[erlang-questions] OTP Design
Tue Aug 23 00:17:08 CEST 2011
The new federation plugin ( http://www.rabbitmq.com/blog/2011/06/22/federation-plugin-preview-release/ ) for RabbitMQ definitely holds some promise to decentralizing AMQP and I've actually found the Erlang bindings for RabbitMQ are pretty easy and straightforward to use...if you like Erlang of course =)
From: erlang-questions-bounces@REDACTED [mailto:erlang-questions-bounces@REDACTED] On Behalf Of Garrett Smith
Sent: Thursday, August 18, 2011 5:09 PM
To: David Mercer
Cc: erlang-questions@REDACTED; Anchise Inzaghi
Subject: Re: [erlang-questions] OTP Design
On Thu, Aug 18, 2011 at 3:08 PM, David Mercer <dmercer@REDACTED> wrote:
> On Thursday, August 18, 2011, Garrett Smith wrote:
>> Apart from prototyping, I don't generally use distributed Erlang (i.e.
>> starting named nodes) but prefer to use other messaging protocols
>> (e.g. AMQP, 0MQ, REST, etc).
> Do you have any thoughts on 0MQ vs. AMQP?
They're pretty different. 0MQ is more of a toolkit for building your own messaging systems.
For centralized broker models, AMQP is great. RabbitMQ is very solid.
And of course it's Erlang. I have nothing but good things to say about it.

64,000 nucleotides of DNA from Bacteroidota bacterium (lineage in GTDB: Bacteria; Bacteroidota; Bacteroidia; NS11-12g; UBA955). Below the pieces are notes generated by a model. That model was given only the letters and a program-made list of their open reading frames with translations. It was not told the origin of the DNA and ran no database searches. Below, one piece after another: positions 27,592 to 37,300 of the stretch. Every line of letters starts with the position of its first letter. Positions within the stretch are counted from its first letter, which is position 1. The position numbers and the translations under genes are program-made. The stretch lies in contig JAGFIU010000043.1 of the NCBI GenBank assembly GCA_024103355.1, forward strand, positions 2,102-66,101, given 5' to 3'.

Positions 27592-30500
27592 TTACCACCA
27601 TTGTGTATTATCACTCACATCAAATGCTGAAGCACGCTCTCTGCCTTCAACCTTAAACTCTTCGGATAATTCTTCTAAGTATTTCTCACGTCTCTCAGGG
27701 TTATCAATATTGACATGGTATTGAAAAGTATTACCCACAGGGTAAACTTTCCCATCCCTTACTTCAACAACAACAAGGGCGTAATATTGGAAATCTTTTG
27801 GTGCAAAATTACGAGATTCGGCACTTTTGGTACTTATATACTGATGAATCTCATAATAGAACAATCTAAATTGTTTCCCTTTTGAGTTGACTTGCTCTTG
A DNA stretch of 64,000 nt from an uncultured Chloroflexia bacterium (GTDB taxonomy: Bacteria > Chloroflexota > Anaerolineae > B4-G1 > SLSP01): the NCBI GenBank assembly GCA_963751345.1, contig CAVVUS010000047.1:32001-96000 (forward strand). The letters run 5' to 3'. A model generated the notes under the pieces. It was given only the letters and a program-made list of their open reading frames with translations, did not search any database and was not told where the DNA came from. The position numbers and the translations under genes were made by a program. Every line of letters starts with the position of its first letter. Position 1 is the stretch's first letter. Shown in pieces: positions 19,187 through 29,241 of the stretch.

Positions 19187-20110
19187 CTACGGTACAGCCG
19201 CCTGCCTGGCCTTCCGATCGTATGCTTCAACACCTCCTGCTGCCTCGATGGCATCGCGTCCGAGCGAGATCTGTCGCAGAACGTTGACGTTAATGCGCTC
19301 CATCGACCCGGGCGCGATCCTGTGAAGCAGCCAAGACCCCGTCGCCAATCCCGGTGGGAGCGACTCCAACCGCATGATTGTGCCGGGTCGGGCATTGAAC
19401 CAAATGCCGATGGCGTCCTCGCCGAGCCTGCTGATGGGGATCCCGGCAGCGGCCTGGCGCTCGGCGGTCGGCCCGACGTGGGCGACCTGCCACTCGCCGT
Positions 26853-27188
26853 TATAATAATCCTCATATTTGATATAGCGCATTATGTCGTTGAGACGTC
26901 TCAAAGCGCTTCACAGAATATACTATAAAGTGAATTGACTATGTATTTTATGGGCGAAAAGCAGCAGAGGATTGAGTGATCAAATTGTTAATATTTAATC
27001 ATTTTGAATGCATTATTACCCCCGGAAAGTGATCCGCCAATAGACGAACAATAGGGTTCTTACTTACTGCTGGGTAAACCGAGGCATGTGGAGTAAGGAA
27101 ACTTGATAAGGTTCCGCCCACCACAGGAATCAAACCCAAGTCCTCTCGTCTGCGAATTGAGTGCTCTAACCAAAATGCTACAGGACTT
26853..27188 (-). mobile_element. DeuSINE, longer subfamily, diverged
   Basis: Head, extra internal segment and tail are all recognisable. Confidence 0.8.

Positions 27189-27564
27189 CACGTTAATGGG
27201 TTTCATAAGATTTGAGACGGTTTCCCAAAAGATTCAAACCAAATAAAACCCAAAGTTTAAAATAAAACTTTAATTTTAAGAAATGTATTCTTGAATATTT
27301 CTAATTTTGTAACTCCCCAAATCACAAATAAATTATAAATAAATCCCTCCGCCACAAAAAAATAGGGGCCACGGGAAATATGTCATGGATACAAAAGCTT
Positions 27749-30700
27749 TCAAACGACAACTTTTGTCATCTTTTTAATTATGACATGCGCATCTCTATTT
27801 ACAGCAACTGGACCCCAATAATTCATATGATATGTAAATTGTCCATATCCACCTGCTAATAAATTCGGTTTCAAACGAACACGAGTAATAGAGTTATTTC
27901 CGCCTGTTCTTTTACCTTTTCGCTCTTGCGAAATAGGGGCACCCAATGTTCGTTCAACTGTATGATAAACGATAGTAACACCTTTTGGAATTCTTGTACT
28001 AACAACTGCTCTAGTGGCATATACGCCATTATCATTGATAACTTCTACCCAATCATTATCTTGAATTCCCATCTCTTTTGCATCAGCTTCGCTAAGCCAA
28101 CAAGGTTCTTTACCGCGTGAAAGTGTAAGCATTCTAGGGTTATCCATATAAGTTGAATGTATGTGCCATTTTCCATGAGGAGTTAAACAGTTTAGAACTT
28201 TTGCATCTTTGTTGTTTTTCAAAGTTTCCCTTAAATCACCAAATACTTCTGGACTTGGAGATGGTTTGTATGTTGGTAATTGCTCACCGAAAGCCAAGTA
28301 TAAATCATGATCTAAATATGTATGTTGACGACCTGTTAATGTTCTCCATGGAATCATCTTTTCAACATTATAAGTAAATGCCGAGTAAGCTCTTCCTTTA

My problem with AMQP is that it tends to become a central architectural feature -- similar to the big, centralized relational databases. All of a sudden, you're feeding and caring for the broker
-- and if it goes down, it takes a lot with it.
AMQP is also a complicated protocol, which tends to cause problems for people implementing it. So, while there are quality servers and clients for it -- be prepared for hard-to-fix problems along the way.
0MQ is a counter point to this: support for federated and flexible topologies and simple protocol. There is a NIF based Erlang binding for it, which is excellent.
You might find this interested, if you haven't seen it already:
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